For a while now, I’ve been wanting to try my hand at geocoding — attaching latitude and longitude (coordinate) data directly to the EXIF metadata in photographs so they can be precisely positioned on a map.
The easiest way to do this is to use a camera with a built-in GPS. Unfortunately, that’s still a pretty rare feature in cameras, and comes at a hefty premium. Because most people aren’t interested in the feature and never will be, it’s not likely to become commonplace any time soon. Some day we’ll all have high-quality cell phone cameras with native GPS — the Nokia N95 is the current front-runner, and I think it’s a safe bet the coming Google phone will have fully integrated GPS features. I’ve been holding back on taking the iPhone plunge until it has fully realized GPS capabilities (at which point it will also become the ultimate geocaching device).
But the cool thing is, you don’t have to wait for a GPS-enabled camera to start geocoding. Here are the results of my first geocoding experiment, created without a GPS-enabled camera. The icons are clickable; the thumbnails in the balloons are too.
The photos aren’t great, the interface isn’t perfect, and due to several beginner’s mistakes, only some of the coordinates shown here are accurate. This was more a proof of concept than anything – a way to explore available software and techniques. You’d think generating a map like this would be trivial at this point in the game. Well… yes and no. There are a ton of options, but getting things to appear exactly the way you want them to is still a bit of a pain. Click through for the gory details.
I recently picked up an excellent (paper) map detailing 140 of Berkeley’s hidden pathways – concrete or wooden stairs covering the steep stretches between many of the twisting, heavily wooded streets of Berkeley. These were mostly built at the turn of the last century to help citizens without cars get to the local train systems. I recently explored a few dozen of the paths with my family, and started my geocoding experiment there.
Geocoding on the Cheap
There are two ways to start geocoding without a GPS-enabled camera:
1) Use any hand-held external GPS to store track data. Just turn it on, strap it to your hip, and start shooting. Assuming that your GPS’ internal clock and your camera’s internal clock are synchronized, you can later merge timestamps from your GPX tracks and your images to determine with fairly tight precision where on earth each image was shot. Hidden advantage to this method: If you carry multiple cameras, or have multiple photographers working in close proximity, one GPS device can service multiple cameras simultaneously. The images above are the combined output of my camera’s and my father’s.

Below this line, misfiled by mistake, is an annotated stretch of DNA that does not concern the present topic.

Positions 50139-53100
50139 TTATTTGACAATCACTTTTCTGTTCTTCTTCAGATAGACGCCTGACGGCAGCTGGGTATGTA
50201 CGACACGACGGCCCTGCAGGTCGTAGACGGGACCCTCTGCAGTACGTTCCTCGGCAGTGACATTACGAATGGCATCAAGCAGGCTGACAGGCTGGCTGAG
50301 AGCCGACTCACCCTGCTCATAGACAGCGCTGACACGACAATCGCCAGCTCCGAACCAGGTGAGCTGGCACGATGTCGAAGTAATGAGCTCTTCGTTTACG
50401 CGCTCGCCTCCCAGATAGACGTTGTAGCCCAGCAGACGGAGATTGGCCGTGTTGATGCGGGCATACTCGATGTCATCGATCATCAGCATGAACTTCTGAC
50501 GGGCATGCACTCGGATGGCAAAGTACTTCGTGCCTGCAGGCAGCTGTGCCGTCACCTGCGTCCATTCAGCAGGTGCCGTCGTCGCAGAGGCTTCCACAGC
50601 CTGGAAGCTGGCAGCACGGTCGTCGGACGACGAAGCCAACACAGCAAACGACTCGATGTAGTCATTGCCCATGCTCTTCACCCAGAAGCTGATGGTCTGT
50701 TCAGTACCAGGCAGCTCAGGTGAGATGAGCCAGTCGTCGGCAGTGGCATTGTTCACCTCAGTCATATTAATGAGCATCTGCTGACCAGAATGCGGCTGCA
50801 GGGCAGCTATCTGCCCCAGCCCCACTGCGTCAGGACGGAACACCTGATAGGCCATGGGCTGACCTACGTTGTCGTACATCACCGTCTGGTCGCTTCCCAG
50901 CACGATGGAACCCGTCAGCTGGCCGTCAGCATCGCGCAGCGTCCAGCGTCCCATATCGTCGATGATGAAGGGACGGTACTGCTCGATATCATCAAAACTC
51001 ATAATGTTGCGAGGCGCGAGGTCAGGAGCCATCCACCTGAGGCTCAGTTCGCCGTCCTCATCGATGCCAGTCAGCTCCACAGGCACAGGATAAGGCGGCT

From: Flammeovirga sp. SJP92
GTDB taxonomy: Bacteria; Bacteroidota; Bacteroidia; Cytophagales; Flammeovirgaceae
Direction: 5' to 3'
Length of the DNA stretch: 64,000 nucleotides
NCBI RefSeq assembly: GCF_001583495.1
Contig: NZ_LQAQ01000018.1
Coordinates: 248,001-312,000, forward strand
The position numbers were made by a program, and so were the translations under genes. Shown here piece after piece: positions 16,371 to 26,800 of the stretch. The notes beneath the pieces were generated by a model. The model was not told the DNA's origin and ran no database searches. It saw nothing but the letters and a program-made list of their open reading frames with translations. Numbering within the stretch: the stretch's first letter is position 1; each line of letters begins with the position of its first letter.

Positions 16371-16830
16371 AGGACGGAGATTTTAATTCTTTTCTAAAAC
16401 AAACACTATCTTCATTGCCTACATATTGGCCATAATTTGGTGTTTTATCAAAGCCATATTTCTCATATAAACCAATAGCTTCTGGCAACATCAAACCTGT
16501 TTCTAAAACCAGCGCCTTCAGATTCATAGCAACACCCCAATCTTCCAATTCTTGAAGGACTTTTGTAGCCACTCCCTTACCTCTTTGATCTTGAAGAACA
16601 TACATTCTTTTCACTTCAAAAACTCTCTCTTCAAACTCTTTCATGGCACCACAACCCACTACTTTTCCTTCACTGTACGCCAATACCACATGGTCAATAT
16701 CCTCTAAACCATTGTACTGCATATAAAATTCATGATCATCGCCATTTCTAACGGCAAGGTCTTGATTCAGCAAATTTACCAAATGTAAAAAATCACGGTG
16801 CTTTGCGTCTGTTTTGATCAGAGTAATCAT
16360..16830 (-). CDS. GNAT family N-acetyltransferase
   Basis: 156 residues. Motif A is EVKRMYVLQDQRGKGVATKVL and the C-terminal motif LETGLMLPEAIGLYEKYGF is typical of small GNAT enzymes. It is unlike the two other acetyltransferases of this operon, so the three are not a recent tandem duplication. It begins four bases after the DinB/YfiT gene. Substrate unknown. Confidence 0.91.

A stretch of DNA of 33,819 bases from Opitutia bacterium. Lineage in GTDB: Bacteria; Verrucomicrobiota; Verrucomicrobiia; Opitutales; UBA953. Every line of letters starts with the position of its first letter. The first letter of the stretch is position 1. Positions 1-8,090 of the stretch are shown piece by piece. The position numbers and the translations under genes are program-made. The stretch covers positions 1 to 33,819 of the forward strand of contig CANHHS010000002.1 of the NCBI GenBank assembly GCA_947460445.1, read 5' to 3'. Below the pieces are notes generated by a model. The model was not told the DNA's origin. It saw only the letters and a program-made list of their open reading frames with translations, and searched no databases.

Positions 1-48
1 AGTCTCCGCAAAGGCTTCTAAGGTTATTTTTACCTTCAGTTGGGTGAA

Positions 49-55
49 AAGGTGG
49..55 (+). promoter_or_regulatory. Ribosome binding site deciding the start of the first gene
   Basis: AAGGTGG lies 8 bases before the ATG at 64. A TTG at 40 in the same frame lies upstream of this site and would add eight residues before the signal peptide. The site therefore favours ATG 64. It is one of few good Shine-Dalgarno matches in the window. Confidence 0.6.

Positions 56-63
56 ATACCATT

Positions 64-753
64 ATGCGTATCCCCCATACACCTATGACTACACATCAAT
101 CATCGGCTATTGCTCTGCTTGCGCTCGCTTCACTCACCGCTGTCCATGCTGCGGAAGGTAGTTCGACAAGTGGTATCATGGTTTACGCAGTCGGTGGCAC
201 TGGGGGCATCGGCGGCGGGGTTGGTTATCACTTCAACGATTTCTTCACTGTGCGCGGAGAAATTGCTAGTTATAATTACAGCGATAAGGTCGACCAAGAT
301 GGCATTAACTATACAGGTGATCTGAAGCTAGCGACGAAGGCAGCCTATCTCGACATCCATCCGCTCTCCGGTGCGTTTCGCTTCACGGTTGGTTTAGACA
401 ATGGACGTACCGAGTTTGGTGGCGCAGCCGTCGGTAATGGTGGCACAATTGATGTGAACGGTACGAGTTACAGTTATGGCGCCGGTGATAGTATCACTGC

2) Manually drag photos onto a digital map to set their coordinates. This is a simple, low-tech method with a huge problem: It relies entirely on your feeble human memory. If you shot a lot of images in unfamiliar surroundings, if the subject matter is at all ambiguous, or if a lot of time has passed since you originally shot the images, you’ll have a really hard time nailing the right point on the map, and will often be reduced to guess-work. This method is definitely unsuitable for journalistic applications, and is probably too vague for most users in most situations.
My experiment focused on method #1. The technique requires some kind of software to analyze both your images and your track files, find corresponding timestamps, and write coordinates from the track files into the EXIF headers of the image. There are a few good options for accomplishing this on the Mac. I first tried GPSPhotoLinker — an excellent piece of donation-ware created by grad student Jeffrey Early. GPSPhotoLinker did a great job of merging track data with images and writing out the new EXIF data in either manual or batch modes. The images it exports are fine for use in GPS-aware photo apps (such as Flickr), but I was looking for something more – I wanted my images placed on the map, not just made map-ready.
By the way, the Preview application in Mac OS X Leopard does a cool thing when it encounters GPS coordinates in EXIF. Hit Cmd-I when viewing an image and you get this:
Clicking the Locate button takes you to the exact spot on earth where the picture was taken in Google Maps.
Next stop, Flickr. I posted back in May about how Yahoo! had merged their own Yahoo! maps with Flickr to let users drag images onto a map to geocode them. Cool tool, but see above for the problem with that – too fallible, too manual. What I didn’t realize then was that Flickr will also utilize coordinate data in EXIF headers if it encounters them. But after uploading a geocoded image to Flickr, it was not automatically mapped. Turns out this is a feature, not a bug. When you think about it, it makes sense – you wouldn’t want every image you upload to Flickr to be placed on a map automatically – the privacy implications are huge. But if you go to your account settings in Flickr, select the Privacy tab, and enable the option to “Import EXIF location data,” you’ll find that geocoded images you upload to Flickr are automatically mapped. Here’s one, for example (click the “Taken in… map” link on that page).
So isn’t this the best of all worlds? With Flickr you have the choice of geocoding either by dragging onto a map or by uploading geocoded images. You get to use their free storage and excellent UI, their tagging system, etc. Almost. Problem is, there’s no way (that I can see) to pre-zoom a Flickr map exactly to where you want it. There’s no way to exclude your previously geocoded images from the view. There’s no way grab a custom URL for just one mapped image or image set. And there’s no way to embed a small version of your photo map for use in a news story or blog entry. So Flickr excels in some ways, then falls totally flat when it comes to the end product. It might be possible to get around these limitations via the Flickr API; I haven’t gone there yet.